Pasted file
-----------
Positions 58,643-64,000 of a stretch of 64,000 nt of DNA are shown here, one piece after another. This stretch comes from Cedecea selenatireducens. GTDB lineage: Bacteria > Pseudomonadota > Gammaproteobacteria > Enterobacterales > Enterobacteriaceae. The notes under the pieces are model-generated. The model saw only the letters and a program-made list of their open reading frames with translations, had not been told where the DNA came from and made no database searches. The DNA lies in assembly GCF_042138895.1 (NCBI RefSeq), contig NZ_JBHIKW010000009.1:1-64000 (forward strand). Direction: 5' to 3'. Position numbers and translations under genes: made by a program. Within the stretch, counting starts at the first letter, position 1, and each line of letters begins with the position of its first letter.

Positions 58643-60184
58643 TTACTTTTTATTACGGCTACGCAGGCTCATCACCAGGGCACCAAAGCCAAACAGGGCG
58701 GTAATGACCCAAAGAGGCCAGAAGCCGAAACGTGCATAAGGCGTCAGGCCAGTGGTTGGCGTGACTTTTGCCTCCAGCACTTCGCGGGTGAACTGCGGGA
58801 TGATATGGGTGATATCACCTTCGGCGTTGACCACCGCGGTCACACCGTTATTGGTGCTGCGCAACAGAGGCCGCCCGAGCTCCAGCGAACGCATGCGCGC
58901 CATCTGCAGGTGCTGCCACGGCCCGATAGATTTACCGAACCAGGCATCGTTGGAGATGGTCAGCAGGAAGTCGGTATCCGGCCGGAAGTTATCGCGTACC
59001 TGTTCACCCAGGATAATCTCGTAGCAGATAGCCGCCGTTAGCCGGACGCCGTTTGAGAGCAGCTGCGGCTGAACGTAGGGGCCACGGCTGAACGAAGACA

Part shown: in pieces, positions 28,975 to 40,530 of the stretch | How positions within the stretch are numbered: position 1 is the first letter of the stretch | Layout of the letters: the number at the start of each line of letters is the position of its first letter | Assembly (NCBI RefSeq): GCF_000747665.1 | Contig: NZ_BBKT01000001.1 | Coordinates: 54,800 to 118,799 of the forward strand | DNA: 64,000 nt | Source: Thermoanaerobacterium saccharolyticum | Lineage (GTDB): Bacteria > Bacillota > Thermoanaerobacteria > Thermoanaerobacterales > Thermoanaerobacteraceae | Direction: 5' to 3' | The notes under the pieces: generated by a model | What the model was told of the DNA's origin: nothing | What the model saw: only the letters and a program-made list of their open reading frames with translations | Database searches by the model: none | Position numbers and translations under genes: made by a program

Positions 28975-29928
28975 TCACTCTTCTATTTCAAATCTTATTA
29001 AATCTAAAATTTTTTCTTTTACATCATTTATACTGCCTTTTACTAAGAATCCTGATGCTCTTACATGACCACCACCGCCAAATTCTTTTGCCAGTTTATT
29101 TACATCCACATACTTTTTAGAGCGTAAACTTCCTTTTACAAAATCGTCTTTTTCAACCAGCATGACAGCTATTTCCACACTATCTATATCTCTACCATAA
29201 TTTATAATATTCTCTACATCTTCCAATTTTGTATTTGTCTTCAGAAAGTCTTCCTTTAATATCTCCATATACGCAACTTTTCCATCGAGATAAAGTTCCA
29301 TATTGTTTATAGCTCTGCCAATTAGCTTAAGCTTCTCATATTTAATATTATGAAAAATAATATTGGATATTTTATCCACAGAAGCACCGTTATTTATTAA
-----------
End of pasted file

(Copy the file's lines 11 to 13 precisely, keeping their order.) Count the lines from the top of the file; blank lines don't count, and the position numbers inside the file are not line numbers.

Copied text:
29001 AATCTAAAATTTTTTCTTTTACATCATTTATACTGCCTTTTACTAAGAATCCTGATGCTCTTACATGACCACCACCGCCAAATTCTTTTGCCAGTTTATT
29101 TACATCCACATACTTTTTAGAGCGTAAACTTCCTTTTACAAAATCGTCTTTTTCAACCAGCATGACAGCTATTTCCACACTATCTATATCTCTACCATAA
29201 TTTATAATATTCTCTACATCTTCCAATTTTGTATTTGTCTTCAGAAAGTCTTCCTTTAATATCTCCATATACGCAACTTTTCCATCGAGATAAAGTTCCA